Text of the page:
I have seen absurdly detailed cross-selling manuals that try and explain the product down to the last detail. They cost undue time and money to produce. They often look great but all too often remain unread. Do what one shipping financier does create simple one-page documents that tell colleagues:
- This what we do and here’s how to position us;
- These are the kinds of clients we want;
- These are the situations to look out for;
- Here are a few questions to ask that will identify opportunities and avoid problems
It really is just a single sheet of paper. Enough knowledge, but not too much.
Recognition and reward
Many financial institutions have removed product targets from their performance management systems to reduce the risk of regulators accusing them of mis-selling. If “cross-buying” is genuinely in the customer’s interests, and if reward is not disruptive then I believe it is important to consider how to recognize good cross-selling.
Good cross-selling takes time and effort so it should be recognized. You’re asking me to invest my valuable time in selling your precious product. I can choose to sell my familiar product and be seen as successful or I can make a bigger effort to sell yours. Even if directly rewarding cross-selling is not appropriate it should be possible t recognize and honour good, professional customer-centric cross-selling.
It is also important to consider the impact not just on the individual but on the team, the department or the division. One bank-owned leasing finance provider was finding it impossible to persuade relationship managers to cross-sell leasing solutions. The trouble was that the risk and profit structure of the leasing products ran counter to the KPIs of the relationship managers. The sales management team went to the top of the bank and made the case that asset-backed lending was more attractive to the group and improved ROCE. They persuaded the Group to change the KPIs for the relationship management teams. The result?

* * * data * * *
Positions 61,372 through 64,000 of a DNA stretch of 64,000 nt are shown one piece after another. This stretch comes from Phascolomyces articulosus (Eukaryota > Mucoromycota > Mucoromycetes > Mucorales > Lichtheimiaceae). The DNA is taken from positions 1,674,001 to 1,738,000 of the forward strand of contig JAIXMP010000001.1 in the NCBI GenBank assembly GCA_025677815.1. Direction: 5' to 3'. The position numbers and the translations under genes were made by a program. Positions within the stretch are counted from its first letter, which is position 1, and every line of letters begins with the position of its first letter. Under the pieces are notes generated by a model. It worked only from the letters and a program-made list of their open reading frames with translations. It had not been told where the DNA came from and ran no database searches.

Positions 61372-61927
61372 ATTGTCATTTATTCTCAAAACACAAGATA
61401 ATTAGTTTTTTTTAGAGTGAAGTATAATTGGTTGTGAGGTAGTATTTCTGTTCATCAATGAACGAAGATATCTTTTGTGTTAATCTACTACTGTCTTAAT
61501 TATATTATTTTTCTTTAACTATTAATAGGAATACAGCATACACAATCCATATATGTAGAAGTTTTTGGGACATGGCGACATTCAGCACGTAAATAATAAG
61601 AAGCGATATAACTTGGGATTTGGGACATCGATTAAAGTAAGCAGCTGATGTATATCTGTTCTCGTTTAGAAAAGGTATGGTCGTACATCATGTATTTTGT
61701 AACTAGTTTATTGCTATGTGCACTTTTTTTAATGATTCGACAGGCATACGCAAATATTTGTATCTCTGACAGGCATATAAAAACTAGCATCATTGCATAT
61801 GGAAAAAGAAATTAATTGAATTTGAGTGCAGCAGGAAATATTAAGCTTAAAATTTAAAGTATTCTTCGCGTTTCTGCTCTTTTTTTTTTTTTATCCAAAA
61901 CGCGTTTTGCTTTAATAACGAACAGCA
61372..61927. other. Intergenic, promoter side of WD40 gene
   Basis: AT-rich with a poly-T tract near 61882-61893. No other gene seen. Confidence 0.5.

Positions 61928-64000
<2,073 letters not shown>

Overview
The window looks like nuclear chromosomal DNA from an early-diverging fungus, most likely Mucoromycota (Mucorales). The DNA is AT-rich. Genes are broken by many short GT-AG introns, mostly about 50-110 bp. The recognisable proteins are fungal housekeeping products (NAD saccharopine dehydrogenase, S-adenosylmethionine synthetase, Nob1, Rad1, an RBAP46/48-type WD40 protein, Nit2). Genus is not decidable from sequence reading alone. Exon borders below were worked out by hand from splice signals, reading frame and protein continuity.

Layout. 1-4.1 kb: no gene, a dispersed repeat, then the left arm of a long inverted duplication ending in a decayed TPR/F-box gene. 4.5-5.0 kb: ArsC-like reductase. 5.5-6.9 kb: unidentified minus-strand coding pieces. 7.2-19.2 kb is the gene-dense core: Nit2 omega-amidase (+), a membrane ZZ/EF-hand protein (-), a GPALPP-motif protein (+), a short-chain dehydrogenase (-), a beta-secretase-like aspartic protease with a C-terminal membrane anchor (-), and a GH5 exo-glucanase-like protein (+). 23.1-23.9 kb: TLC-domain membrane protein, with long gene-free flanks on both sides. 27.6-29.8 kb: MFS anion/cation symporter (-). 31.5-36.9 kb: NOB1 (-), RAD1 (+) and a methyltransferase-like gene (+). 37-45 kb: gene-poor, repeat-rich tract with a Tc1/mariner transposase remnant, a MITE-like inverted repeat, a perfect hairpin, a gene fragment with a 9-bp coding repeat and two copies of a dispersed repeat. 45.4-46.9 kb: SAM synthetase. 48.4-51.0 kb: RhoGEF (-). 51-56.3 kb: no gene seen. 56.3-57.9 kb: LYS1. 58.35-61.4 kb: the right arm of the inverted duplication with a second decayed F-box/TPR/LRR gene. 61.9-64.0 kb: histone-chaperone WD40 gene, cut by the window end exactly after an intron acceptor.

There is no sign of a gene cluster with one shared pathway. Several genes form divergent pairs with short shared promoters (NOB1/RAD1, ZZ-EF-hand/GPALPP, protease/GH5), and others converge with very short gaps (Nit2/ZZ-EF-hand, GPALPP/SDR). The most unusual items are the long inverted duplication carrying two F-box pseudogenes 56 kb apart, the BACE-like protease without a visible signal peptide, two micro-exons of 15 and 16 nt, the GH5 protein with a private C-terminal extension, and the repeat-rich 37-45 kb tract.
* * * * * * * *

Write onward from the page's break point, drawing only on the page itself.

With no extra investment in marketing or training, an increase of 25% of leasing products sold by relationship managers. Trying to foster cross-selling without addressing KPIs is (sadly) probably just so much wasted effort. Get the measurement right and the sales magically appear!
Trust, knowledge and reward: critical components for successful cross-selling. However, these are not enough to ensure success. The vital fourth component is process.
Good cross-selling needs a good cross-selling process. This means identifying at what point the relationship manager brings in the leasing specialist. Too early and the valuable specialist resource is wasted on poorly qualified and inappropriate opportunities. As one specialist told me: “I don’t mind getting up at 4am, and driving for hours, if there’s something worthwhile at the other end. But I do get fed up when I arrive only to find there’s just nothing there for me to do.”
On the other hand, if the relationship manager leaves it too late before bringing the specialist in the damage has often been done. Unrealistic hopes have been raised and misunderstandings have been created. The specialist spends expensive time undoing things that should never have been done in the first place. Having a good process avoids these problems. Checklists, positioning statements, case studies, selection criteria and pricing matrices are the tools that make for effective cross-selling processes and efficient and effective cross-selling.
Cross-selling is not easy but it is worth getting right. The payback is seen in strengthened and defended relationships, increased sales income and improved margins. The keys to success are ensuring customer-centricity, building trust, getting the levels of knowledge right, managing KPIs and developing a good cross-selling process.